U.S. stocks rose, sending the Standard & Poor’s 500 Index rebounding from a three-week low, after profit topped estimates at companies from International Business Machines Corp. (IBM) to Coca-Cola Co.
IBM, the biggest computer-services company, climbed 3.9 percent after lifting its profit forecast amid buoyant demand for software. Coca-Cola, the largest soft-drink company, rose 2.9 percent after results beat estimates and the company said it plans to buy back shares. All 12 stocks in an S&P gauge of homebuilders advanced after U.S. housing starts increased to a five-month high. Bank of America Corp. (BAC) fell 2.1 percent after reporting the biggest quarterly loss in its history.
The S&P 500 gained 0.9 percent to 1,317.76 at 11:10 a.m. in New York, climbing from its lowest closing level since June 28. The Dow Jones Industrial Average advanced 116.06 points, or 0.9 percent, to 12,501.22.
“Everything out of the earnings box continues to drive the message that from the corporate side, things are pretty good all across the board,” said James Dunigan, chief investment officer in Philadelphia for PNC Wealth Management, which oversees $110 billion. “It’s early in the season, but that daily dose of the micro side feels a little better than investing against a macro, political backdrop.”
The S&P 500 declined 4.3 percent through yesterday from a three-year high in April amid speculation that the sovereign debt crisis in Europe is spreading across the region and concern that U.S. lawmakers will fail to reach a deal on raising the nation’s debt limit before the Aug. 2 deadline. The drop has left the gauge trading at 14.8 times reported earnings, the cheapest this month, according to data compiled by Bloomberg.
The S&P 500 has still rallied 93 percent since March 2009 as the Federal Reserve maintained a policy of record-low interest rates and emergency stimulus to spur growth in the world’s largest economy.
Positive earnings reports pushed shares higher. Among the 36 companies in the S&P 500 that posted results since July 11, 31 beat the average analyst estimate for per-share profit, data compiled by Bloomberg show.
IBM climbed 3.9 percent to $182.09, the largest advance in the Dow. The Armonk, New York-based company reported sales that beat analysts’ estimates and lifted its profit forecast amid buoyant demand for software. Second-quarter revenue rose 12 percent to $26.7 billion. That topped $25.4 billion, the average estimate of analysts surveyed by Bloomberg. Rival Oracle Corp. (ORCL) increased 2.8 percent to $32.37.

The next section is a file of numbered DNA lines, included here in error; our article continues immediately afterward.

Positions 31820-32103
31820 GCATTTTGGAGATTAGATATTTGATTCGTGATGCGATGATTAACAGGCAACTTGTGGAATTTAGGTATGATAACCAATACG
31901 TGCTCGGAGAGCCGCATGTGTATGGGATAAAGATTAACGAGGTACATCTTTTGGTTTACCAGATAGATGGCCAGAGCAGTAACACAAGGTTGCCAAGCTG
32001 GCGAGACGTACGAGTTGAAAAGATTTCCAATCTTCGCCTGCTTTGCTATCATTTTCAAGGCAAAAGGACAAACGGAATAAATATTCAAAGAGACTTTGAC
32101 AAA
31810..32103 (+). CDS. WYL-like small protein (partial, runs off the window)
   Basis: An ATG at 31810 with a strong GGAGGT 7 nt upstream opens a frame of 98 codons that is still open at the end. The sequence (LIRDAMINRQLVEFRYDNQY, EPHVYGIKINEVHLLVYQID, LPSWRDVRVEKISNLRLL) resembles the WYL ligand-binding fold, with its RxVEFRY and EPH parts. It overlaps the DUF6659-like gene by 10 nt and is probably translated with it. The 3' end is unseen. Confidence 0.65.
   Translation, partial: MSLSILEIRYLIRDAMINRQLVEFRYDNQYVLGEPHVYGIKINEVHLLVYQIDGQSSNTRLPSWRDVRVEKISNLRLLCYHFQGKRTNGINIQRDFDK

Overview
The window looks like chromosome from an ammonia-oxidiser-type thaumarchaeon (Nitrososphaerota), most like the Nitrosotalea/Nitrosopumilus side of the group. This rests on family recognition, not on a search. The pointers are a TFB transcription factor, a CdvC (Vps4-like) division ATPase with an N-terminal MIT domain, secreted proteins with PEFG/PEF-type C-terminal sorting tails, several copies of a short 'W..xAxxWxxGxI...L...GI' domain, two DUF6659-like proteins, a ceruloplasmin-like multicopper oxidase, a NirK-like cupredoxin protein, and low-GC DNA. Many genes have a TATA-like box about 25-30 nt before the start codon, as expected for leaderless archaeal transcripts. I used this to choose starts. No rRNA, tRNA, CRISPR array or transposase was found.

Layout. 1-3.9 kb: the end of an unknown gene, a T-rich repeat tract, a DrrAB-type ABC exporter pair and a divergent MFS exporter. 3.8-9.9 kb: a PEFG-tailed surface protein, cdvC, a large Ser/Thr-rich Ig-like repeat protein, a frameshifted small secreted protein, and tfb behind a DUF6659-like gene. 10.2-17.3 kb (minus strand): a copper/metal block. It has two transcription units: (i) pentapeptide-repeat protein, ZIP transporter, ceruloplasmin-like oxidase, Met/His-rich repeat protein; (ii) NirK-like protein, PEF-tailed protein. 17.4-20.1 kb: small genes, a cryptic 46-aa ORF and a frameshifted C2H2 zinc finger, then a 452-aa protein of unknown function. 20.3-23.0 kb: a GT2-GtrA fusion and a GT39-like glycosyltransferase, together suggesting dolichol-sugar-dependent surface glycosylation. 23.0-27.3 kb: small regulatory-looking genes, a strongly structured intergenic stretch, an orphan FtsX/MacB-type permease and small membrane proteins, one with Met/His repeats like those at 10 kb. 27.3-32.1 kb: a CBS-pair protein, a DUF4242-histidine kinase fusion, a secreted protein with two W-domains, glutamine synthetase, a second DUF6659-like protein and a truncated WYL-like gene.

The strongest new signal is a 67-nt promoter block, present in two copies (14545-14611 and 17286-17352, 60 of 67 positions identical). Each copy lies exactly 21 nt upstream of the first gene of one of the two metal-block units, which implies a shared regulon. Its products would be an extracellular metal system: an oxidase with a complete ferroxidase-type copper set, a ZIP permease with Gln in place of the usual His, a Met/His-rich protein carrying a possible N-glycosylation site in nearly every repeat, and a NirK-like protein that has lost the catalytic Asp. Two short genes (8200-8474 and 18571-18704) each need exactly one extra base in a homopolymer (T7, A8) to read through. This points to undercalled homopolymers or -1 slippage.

Coke, Goldman Sachs
Coca-Cola Co. rose 2.9 percent to $69.03, the second biggest gain in the Dow. The world’s largest soft-drink maker posted second-quarter earnings and sales that exceeded the average analyst estimate, helped by sales in Latin America and Asia. The company also said it plans to buy back at least $2.5 billion worth of shares by the end of the year.
Goldman Sachs Group Inc. (GS) slumped 0.9 percent to $128.18. The fifth-biggest U.S. bank by assets reported second-quarter profit that fell short of analysts’ estimates as fixed-income trading revenue plunged 63 percent from the previous quarter. Net income was $1.85 a share, compared with the $2.30 per share average estimate of analysts in a survey.
Bank of America declined 2.1 percent to $9.52. The bank reported a quarterly loss of $8.83 billion, the biggest in its history, as it booked more costs tied to defective mortgages and revenue continued to slide.
Homebuilders advanced after housing starts in the U.S. rose more than forecast in June to the highest level in five months, led by a surge in multifamily dwellings. D.R. Horton Inc. climbed 4.3 percent to $11.78. Lennar Corp. gained 5 percent to $18.25. PulteGroup Inc. rose 3.3 percent to $7.17.
Work began on 629,000 houses at an annual pace, up 15 percent from the prior month, figures from the Commerce Department showed. The level of starts exceeded the most optimistic forecast in a Bloomberg News survey of economists. Building permits, a sign of future construction, unexpectedly climbed 2.5 percent.
Harley-Davidson Inc. (HOG) rallied 10 percent to $45.74, the biggest gain in the S&P 500. The largest U.S. motorcycle maker reported a 37 percent increase in profit, beating analyst estimates, as it boosted home market sales for the first time in almost five years and said it will ship more bikes than previously planned.
News Corp. (NWSA) rose 3.8 percent to $15.54 as people with knowledge of the situation said the company is considering elevating Chief Operating Officer Chase Carey to chief executive officer to succeed Rupert Murdoch.
A decision hasn’t been made and a move depends in part on Murdoch’s performance before the U.K. Parliament today, said the people, who weren’t authorized to speak publicly. Murdoch would remain chairman, the people said.
Mosaic Co. (MOS) gained 4.9 percent to $69.73. North America’s second-largest fertilizer producer posted earnings and sales that exceeded the average analyst projection.